Does Law School Have to Cost a Lot?

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Law school is known for being a hefty investment. The yearly cost is on the rise, with the average tuition of a full-time program projected to reach over ​$55,000 in 2022​. But if a law degree is in your future, there are ways to make it more affordable.


Get Prepared for the Cost of Law School

Get a handle on your expenses and inventory your savings and debt. Get a picture of what you can afford to spend per year after any potential sources of external funding. This is your ​student contribution,​ and you want to have an idea of what it is as you look at law schools.


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Pick an Affordable Law School and City

Consider all the expenses associated with your education. It can vary widely from one institution to another, depending on the school itself and the setting it's in.

Tuition is the first price tag, followed by:


  • Living expenses​: accommodations, utilities, meals and transportation
  • Incidental expenses of law school​: books, applications and exams

Each law school establishes a Cost of Attendance (COA) that will be communicated on their website. It shows you what that school actually costs and also represents the maximum amount of financial aid you can receive for the academic year.


Consider also:​ The LSAT & Law School Admissions

Explore Each School’s Award Package

In addition to what a school costs, you'll want to check out how much it gives away. Learn as much as you can about how much aid students receive and how much debt they graduate with. In addition to federal aid, some programs have more than others in terms of school-specific scholarships.


If your workplace offers ​tuition reimbursement​, get in on that deal. Find out the application details – and any post-graduation obligations to your employer – from your human resources department.

Scholarships and Grants

This is the money you want to find first because it doesn't need to be paid back. It's well worth putting in the research here to find out what is available to you. There are funds available based on merit, financial need, organization affiliation, as well as diversity and inclusion initiatives.


The Law School Admission Council has a great list. Any law school you are considering will list institution-specific grants and scholarships on their website. The American Bar Association recommends getting an appointment with the school's financial aid office and a financial advisor.


Consider also:Must I Take the LSAT for Law School?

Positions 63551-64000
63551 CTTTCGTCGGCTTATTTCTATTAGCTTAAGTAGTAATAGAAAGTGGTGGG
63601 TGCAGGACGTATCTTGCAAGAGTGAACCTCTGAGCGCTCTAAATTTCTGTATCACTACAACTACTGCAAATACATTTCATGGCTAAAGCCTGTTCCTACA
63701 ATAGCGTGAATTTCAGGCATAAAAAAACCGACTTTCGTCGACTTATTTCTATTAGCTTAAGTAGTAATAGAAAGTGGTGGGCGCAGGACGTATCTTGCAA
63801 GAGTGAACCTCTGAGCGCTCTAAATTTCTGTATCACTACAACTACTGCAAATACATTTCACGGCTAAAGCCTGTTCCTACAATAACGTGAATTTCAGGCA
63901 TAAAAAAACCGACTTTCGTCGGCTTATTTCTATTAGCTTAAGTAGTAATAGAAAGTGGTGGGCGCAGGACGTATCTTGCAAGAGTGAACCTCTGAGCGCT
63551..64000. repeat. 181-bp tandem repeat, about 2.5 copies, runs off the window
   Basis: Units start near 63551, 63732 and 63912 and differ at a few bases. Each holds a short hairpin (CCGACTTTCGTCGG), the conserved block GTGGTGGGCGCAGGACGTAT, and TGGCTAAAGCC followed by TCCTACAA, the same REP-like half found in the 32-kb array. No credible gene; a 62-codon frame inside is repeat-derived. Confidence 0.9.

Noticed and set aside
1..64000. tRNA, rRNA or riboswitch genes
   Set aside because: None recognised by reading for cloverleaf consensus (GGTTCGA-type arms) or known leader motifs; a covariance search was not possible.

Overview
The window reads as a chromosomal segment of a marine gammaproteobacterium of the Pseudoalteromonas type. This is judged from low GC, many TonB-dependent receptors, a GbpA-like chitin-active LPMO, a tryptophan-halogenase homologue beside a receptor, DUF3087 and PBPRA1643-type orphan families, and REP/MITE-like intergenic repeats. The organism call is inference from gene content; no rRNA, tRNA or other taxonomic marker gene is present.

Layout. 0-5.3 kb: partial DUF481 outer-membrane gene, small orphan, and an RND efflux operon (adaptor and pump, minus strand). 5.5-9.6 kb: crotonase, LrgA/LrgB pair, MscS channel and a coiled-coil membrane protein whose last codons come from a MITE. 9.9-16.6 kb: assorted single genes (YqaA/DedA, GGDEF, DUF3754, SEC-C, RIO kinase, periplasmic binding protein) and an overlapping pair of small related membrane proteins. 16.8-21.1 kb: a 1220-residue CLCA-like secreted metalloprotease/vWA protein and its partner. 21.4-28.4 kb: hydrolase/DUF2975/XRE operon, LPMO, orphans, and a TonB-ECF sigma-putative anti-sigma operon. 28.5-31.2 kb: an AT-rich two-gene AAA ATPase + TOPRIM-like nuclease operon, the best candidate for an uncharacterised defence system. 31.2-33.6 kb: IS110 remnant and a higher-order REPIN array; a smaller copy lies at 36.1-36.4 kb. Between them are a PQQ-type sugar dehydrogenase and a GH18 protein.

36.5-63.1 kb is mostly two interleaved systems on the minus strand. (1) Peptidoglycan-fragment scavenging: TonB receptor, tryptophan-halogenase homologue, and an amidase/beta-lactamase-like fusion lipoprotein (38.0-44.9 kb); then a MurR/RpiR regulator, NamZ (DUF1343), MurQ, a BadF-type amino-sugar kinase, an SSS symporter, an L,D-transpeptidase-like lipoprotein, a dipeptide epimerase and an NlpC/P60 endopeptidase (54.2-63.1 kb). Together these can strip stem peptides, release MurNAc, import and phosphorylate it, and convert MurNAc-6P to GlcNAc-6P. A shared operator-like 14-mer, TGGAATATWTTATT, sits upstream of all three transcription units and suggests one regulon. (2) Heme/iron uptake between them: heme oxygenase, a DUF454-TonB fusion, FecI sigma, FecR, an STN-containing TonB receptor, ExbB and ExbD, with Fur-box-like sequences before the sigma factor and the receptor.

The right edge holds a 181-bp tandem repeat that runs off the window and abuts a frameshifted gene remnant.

Company Reimbursement

If your workplace offers ​tuition reimbursement​, get in on that deal. Find out the application details – and any post-graduation obligations to your employer – from your human resources department.


If you have military service, check into what types of tuition assistance or grants may be available to you to pursue a career in law.

Educational Loans: Federal and Private

Law school students can borrow ​up to $20,500 each academic year​ through the Federal Direct Unsubsidized Loan program. These loans offer a grace period of six months after graduation before repayment begins. These are relatively low-interest loans, and the rate is updated regularly on the Federal Student Aid website.


Direct Grad Plus Loans are available from the U.S. Department of Education to borrowers with good credit. You can borrow right up to ​the amount of the COA​ of the school you are attending, and repayment is deferred for six months. The current interest rate is posted on the website.


If you are entering into public service after law school, ask whether the federal loan you are receiving is eligible for Public Service Loan Forgiveness.

Private Loans​ are an option for those who don't qualify for federal loans or need funds in addition to federal programs. Like any bank loan, these are based upon creditworthiness and whether the bank will work with you.

Part-Time or Full-Time?

If you are a busy adult with a family or career, or if you just can't afford school without working at the same time, a part-time program has benefits:

  • Flexible schedule
  • Lower up-front cost
  • Allows you to continue working

But this will extend your overall program by a year or more, so the total cost may be higher in the end. When researching grants and scholarships, see if part-time attendance affects eligibility for funding.

Work Study

A work-study agreement, such as a teaching or research assistantship, isn't often available to first-year students but typically opens up in the third year, depending on the law school. Pay will vary from school to school, but it's another way to lower the cost of your law degree.

Affording Law School

While law school is certainly a large investment, there are plenty of ways to cut down on your overall expenses. Research schools and pick an affordable option, find as much non-repayable funding as possible and limit how much you have to take out in student loans.

Consider also:What Does It Cost: Applying to Law School